October 12, 2012

Mexican “Caña Dulce y Caña Brava”

Son Jarocho is a musical genre originated in the central and southern areas of Veracruz, a Mexican state located on the shores of the Gulf of Mexico. This music has acquired its own place among of the most popular elements of Mexico’s folkloric tradition. It is performed in every folkloric dance group around the country and some songs, like La Bamba (the Mexican-American band Los Lobos recorded a version of this song in 1987 that became a # 1 hit in the USA and the UK) , La Guacamaya or El Jarabe Loco have reached the category of standards in the repertoire of Mexican music.

This musical tradition started developing in the 16th century, with the Spanish colonization of Mexico. By the beginning of the 19th century it was already a consolidated genre, which incorporated, in a unique way, elements from the indigenous, African and Spanish music coexisting in the Veracruz region. The Son Jarocho is based on string instruments, its rhythms are structured mainly under the scheme 6/8 y 3/4, the lyrics follow the metrics of the Spanish Golden Century and it’s performed in a peculiar form of festivity called Fandango, during which the participants improvise verses and dance on a wooden platform. The sound produced by the footwork of the dance plays an important role in the rhythmic pattern of the music, turning the dancers into percussionists who contribute to a richer composition.  

In Son Jarocho we find humor, existential reflections, love stories, legends and, above all, an exaltation of life in its diversity and complexity. Its joyous quality goes beyond the barriers of language and is able to capture the ears and hearts of the audience. That is the reason why this music has become a fundamental element of the cultural identity of Mexico and why the new generations keep listening and dancing to these rhythms.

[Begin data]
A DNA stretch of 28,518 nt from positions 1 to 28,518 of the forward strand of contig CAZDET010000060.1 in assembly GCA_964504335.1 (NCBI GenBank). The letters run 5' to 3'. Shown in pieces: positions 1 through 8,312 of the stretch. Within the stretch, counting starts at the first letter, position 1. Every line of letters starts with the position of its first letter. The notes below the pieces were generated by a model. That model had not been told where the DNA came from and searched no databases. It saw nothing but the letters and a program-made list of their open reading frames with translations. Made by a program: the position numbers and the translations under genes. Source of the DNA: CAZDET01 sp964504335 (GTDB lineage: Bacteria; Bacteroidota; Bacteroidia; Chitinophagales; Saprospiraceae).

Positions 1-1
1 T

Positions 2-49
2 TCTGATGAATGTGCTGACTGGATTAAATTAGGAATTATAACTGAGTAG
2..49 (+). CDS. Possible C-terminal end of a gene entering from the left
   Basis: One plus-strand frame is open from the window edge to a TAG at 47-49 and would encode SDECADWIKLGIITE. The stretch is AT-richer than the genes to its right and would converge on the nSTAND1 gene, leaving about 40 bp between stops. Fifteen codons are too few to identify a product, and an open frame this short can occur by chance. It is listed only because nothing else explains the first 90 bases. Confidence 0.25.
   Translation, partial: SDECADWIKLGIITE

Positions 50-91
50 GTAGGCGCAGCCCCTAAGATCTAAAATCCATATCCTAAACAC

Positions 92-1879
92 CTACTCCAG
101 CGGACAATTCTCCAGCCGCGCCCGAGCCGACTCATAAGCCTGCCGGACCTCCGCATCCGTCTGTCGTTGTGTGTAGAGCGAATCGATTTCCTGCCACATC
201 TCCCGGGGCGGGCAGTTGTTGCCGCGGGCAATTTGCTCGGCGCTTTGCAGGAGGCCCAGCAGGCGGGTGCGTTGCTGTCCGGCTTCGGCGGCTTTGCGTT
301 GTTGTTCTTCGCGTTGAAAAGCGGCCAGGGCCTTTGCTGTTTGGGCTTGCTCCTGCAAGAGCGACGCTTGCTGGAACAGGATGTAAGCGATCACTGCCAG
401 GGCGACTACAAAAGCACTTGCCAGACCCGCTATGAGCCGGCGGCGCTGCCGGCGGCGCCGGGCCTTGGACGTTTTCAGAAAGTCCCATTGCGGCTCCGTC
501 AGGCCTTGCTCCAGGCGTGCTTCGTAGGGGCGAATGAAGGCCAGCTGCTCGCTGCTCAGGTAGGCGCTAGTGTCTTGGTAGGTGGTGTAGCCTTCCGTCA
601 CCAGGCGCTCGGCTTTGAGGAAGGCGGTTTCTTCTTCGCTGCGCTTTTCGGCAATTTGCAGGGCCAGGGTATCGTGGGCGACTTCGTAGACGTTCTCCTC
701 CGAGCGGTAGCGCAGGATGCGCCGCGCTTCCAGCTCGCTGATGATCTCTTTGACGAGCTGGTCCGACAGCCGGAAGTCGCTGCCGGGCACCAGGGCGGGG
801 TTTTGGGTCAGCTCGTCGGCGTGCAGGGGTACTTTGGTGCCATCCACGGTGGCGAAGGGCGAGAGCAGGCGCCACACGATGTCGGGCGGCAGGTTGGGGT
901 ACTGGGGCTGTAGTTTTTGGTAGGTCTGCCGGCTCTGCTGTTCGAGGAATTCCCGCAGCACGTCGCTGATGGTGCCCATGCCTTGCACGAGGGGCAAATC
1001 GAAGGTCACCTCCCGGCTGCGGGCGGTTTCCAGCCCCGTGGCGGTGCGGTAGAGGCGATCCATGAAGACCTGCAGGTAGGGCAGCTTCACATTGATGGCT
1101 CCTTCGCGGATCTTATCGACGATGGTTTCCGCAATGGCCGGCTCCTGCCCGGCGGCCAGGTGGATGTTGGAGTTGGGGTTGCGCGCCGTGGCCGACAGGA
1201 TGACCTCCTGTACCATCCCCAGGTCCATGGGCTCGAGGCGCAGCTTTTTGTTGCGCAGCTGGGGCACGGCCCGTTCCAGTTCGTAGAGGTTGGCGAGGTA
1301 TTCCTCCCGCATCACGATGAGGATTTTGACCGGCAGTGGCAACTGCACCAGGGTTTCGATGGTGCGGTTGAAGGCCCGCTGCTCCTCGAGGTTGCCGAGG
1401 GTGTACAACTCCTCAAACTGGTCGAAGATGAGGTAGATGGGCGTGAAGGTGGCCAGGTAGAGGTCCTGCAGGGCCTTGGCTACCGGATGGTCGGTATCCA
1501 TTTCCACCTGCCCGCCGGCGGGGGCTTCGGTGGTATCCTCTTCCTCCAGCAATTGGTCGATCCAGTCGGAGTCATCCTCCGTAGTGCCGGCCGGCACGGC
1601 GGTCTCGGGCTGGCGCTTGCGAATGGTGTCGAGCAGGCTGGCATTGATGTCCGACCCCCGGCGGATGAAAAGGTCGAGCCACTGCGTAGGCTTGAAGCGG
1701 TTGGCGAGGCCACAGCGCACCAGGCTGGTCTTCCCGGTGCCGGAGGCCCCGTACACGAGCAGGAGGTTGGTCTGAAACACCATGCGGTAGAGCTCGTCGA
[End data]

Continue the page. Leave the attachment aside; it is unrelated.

Fandango en Turquía


Nuestro son  veracruzano            

es fandango y energía

es presente y es arcano

y es este dichoso día

un abrazo mexicano

que le damos a Turquía


Memoria y actualidad

en nuestras mutuas raíces

son signos de identidad

y hay con sus propios matices

muchos lazos de amistad

entre nuestros dos países


Música recién llegada

que en México es alegría

habla por nuestra embajada

como flor de simpatía

y con voz emocionada

saludamos a Turquía


El idioma y el acento

son par de mágicos broches

Ankara, Estambul, no miento

¡cuántos míticos derroches!

¡es como estar en un cuento

De “Las Mil y Una Noches”!


Amoroso y musical

y desde la Patria amada

con orgullo Nacional

y con la bandera izada

un saludo muy cordial

a nuestra digna embajada


Caña Dulce y Caña Brava came together in 2008, and are one of the few all female Son Jarocho groups. They have been invited to attend and perform at various and diverse national and international events.  Adriana Romero is an internationally recognized harpist. Raquel Vega comes from an important and internationally well known family of of soneros from Veracruz. She is the granddaughter of Don Andrés Vega Delfín, one of the greatest requinto players. Norma Carillo, originally from Mexico City, has played for 17 years with the Carlos Chavez symphony orchestra and has played many different styles of music.

Caña Dulce y Caña Brava comes to life due to the need to interpret the music that its members have inherited from their ancestors: the “Son jarocho”. This musical genre expresses through colorful poetics and music the vital experiences of the central-eastern region of Mexico, adjacent to the Gulf of Mexico. Caña Dulce y Caña Brava offers the audience a sound clearly-defined by the feminine voices of their members and shows the increasingly important role that women take in this culture, where music was generally interpreted by men. This group has performed in various stages and festivals both in Mexico and abroad. An essential part of this project is the desire to convey a diverse musical experience, which is why the group is constantly looking to collaborate with other musicians.

Adriana Cao Romero, Harp and vocals
Raquel Palacios Vega, Jarana and vocals
Valeria Rojas, Percussion and vocals, zapateado (footwork)
Alejandro Loredo Ramírez, Requinto o Guitarra de Son.